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Capital Report


Subpoenas Issued to Interior Department For Gulf of Mexico Moratorium Documents
The U.S. House Natural Resources Committee authorized in March its chairman, Rep. Doc Hastings (R-Wash.), to issue subpoenas to the Department of the Interior for oversight investigations regarding a department report implying the endorsement of peer reviewers from the National Academy of Engineers for an offshore oil and gas drilling moratorium in the Gulf of Mexico. The committee requested the documents more than a year ago, and the Interior Department had not complied.

On April 3, Hastings issued a subpoena to the Interior's Office of the Inspector General for communications, including 13 specific documents, related to the drilling moratorium in the gulf, and he issued a follow-up subpoena on April 11 after the inspector general did not comply with the initial subpoena. There is a one-week response deadline for the latest subpoena.

According to Hastings, the Interior's inspector general tried to provide six of the 13 documents to the committee in May 2011 and the remaining seven in August 2011, but the department blocked the process.

Hearing Examines NOP's Potential Effect on Alaska
The House Natural Resources Committee held a hearing in Anchorage, Alaska, in April to focus on how the National Ocean Policy's (NOP) mandating of ocean zoning would affect Alaska's economy.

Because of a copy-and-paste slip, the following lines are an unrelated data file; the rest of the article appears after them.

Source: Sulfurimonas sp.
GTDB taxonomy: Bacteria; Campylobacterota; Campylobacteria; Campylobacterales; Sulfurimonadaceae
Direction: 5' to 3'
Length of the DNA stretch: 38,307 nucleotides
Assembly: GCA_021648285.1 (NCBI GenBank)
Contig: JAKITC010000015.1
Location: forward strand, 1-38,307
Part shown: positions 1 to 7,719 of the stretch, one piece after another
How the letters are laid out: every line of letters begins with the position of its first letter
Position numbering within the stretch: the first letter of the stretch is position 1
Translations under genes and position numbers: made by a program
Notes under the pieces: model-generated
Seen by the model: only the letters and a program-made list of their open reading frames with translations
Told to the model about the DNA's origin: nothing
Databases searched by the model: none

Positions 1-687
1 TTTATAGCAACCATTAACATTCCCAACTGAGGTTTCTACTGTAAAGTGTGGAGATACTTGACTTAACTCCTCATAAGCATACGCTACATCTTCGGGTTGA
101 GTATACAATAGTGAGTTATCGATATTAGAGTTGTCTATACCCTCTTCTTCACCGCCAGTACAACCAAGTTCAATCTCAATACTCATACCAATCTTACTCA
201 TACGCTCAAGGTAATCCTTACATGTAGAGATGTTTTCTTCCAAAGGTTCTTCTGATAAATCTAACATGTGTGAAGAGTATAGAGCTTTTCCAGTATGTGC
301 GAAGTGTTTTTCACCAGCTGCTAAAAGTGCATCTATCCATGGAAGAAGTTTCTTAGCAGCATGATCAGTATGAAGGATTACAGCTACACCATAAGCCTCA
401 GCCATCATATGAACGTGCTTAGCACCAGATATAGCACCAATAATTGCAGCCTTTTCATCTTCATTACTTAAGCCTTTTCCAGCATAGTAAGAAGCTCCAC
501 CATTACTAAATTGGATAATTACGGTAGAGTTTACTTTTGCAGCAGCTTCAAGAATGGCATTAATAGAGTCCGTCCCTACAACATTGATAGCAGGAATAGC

The NOP calls for a new coastal and marine spatial planning authority to be headed by nine regional planning bodies staffed by the federal government. The ocean zoning authority would regulate inland affairs in relation to marine waters. Critics are concerned that the regional planning bodies would have too great of an industry reach, result in a negative impact on Alaska's economy and have no representation from local communities.

Alaska's Outer Continental Shelf is estimated to hold 27 billion barrels of oil and 132 trillion cubic feet of natural gas, Kara Moriarty, Alaska Oil and Gas Association executive director, said, adding that developing these resources would lead to an annual average of 54,000 new jobs over 50 years, $145 billion in payroll nationwide and $193 billion in revenues to state, local and federal governments.

Doug Vincent-Lang, acting director of Alaska's Division of Wildlife Conservation of the Alaska Department of Fish and Game, testified that the state's fishing industry produces almost $6 billion in economic activity annually, accounts for approximately 60 percent of U.S. seafood production and is the state's largest private-sector employer.

'Overlaying the president's National Ocean Policy on top of the existing statutory and regulatory framework creates uncertainty and conflict, both of which are problematic if the goal is to encourage economic development, jobs and certainty in permitting,' he said.

Rick Rogers, executive director of the Resources Development Council for Alaska, said, 'All Alaska industries, forestry, tourism, oil and gas, fisheries and mining, are highly dependent on ocean access and marine transportation. ... The decline of the timber industry in Alaska highlights our need to be ever vigilant regarding the unintended consequences of policy initiatives such as the National Ocean Policy and coastal and marine spatial planning.'